In 1908, the Museum of Vertebrate Zoology at Berkeley mounted an expedition to the San Jacinto Mountain region, pioneering the exploration of southern California’s biology. On the 100th Anniversary of this expedition, from 2008 to 2010, the San Diego Natural History Museum retraced its path to see how the area’s wildlife has changed over the last century. This blog details one of the key findings of the San Jacinto centennial resurvey, the Gray Vireo. Read more.
As any local can attest, fires are a part of life here in San Diego. This year, the wildfires came four months earlier than usual and scorched more than 27,000 acres of land. Learn more about the life cycle of the chaparral, a ubiquitous California plant community that covers much of San Diego’s hillsides, and how it’s affected by wildfire. Read more.
In this blog, Erica Kelly, exhibition developer at the San Diego Natural History Museum, shares how she made her debut into the museum field and what her typical workday looks like. She also highlights her favorite aspects of being a key player of the Coast to Cactus in Southern California team. The exhibition is scheduled to open to the public on January 17, 2015. Read more.
We asked our staff to compile a list of book recommendations for you this summer… and here they are! From biogeography and evolution to hungry little caterpillars, explore some of the most beloved nature-based books from our research and education departments. Read more.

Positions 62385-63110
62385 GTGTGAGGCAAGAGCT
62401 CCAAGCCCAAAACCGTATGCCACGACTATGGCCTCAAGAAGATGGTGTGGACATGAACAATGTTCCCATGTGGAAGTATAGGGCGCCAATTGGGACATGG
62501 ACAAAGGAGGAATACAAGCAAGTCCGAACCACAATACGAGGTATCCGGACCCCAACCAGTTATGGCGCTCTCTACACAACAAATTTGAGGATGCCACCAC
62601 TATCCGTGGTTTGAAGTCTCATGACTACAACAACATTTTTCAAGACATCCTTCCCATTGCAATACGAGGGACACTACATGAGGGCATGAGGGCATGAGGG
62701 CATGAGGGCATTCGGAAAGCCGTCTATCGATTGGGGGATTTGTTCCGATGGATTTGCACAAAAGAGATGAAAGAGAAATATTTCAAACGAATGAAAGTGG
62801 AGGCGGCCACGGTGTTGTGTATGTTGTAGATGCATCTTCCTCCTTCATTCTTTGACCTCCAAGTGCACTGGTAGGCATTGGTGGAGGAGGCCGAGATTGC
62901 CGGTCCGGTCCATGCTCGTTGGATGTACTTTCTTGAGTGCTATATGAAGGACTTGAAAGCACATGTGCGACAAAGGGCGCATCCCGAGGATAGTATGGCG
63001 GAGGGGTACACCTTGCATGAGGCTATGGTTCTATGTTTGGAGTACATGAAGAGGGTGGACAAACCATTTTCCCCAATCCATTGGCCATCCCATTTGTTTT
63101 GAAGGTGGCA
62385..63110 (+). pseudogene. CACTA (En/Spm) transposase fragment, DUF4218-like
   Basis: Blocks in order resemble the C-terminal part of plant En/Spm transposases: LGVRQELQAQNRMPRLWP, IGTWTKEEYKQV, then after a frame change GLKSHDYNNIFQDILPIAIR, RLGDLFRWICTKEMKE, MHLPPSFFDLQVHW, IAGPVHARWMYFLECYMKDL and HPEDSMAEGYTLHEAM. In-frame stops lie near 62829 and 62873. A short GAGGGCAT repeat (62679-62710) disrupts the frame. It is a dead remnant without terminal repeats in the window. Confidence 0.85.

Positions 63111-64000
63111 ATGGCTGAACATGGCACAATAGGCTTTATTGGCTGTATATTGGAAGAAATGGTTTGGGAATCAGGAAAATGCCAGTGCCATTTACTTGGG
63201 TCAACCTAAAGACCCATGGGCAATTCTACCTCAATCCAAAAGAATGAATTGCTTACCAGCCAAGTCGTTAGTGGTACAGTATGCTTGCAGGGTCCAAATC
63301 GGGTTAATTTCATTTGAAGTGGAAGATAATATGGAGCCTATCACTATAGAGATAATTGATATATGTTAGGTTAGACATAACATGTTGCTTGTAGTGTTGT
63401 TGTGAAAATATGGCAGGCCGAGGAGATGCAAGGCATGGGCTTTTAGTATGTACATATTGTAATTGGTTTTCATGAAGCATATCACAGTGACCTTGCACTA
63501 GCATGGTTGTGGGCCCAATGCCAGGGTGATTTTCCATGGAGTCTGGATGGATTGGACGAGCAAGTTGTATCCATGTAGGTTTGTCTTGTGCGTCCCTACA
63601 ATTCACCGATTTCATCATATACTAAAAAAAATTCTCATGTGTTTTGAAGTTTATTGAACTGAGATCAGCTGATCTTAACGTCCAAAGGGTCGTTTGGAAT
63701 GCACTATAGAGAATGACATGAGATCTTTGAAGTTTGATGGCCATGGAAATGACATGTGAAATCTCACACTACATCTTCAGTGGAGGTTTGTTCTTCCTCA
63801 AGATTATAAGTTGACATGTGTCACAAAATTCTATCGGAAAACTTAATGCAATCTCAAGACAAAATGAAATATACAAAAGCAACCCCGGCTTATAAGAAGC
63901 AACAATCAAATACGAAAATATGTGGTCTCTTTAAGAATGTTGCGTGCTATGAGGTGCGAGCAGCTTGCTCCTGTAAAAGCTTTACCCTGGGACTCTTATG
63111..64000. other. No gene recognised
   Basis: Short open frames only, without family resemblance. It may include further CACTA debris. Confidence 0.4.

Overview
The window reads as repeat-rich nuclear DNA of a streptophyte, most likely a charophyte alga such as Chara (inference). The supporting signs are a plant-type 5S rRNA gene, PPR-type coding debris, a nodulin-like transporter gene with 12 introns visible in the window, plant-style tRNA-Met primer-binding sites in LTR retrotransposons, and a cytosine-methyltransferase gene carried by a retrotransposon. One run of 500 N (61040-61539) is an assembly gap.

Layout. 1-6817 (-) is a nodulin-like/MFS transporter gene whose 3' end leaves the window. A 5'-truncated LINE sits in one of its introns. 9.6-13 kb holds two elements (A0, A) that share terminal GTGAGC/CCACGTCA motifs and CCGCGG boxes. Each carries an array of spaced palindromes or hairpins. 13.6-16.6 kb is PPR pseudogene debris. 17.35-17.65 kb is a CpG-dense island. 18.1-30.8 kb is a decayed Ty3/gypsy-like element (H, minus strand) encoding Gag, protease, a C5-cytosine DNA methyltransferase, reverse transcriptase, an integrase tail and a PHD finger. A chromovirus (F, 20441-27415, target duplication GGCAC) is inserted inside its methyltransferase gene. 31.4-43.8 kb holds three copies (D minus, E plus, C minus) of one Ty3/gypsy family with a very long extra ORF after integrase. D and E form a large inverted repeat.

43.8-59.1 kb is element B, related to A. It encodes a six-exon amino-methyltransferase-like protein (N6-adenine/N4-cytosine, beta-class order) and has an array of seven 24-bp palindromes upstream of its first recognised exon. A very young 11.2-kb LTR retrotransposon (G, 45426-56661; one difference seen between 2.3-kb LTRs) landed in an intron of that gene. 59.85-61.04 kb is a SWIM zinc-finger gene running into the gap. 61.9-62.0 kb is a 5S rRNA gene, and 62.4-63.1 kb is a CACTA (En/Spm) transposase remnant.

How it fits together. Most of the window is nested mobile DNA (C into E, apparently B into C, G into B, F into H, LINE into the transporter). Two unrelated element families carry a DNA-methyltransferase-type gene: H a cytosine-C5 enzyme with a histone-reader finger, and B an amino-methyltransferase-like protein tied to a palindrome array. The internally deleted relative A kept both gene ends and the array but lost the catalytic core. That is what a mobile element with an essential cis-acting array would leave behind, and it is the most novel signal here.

The pages of history of this Museum are full of colorful characters, and none more so than Charles R. Orcutt, the quintessential citizen scientist, collector, and entrepreneur. Discover more about Orcutt’s adventures, collections, and his participation in founding the San Diego Society of Natural History, the parent organization of our Museum. Read more.
Jim Melli has been an exhibition designer at the San Diego Natural History Museum on and off since the 1970s. Learn more about his experience in the field and the contributions he is currently making to our upcoming core exhibition, Coast to Cactus in Southern California, opening January 17, 2015. Read more.
Many do not realize that there was a direct correlation between pirates and natural history during the 17th and 18th centuries and beyond. In many respects, pirates were considered among the world’s first citizen scientists. Learn more about how pirates were some of the first to document the flora, fauna, and peoples around the globe. Read more.
Meet one of the key members of the San Diego Natural History Museum’s exhibits team that is developing our upcoming core exhibition Coast to Cactus in Southern California, set to open in January 2015. Learn more about his contributions to the meticulous undertaking that is building an exhibition. Read more.
It’s not every day that a new species of porpoise is introduced to the scientific world. However, that’s what happened when a team of paleontologists, including representatives from the San Diego Natural History Museum, discovered the fossil remains of a 3 million year old animal with a unique skull anatomy not represented in any living or fossil dolphin or porpoise. Read more.
We all know Snoopy is a well-known California icon. But we’re most excited about the Snoopy License Plate because proceeds will support California’s museums—such as theNAT—through a new grant program. Read more.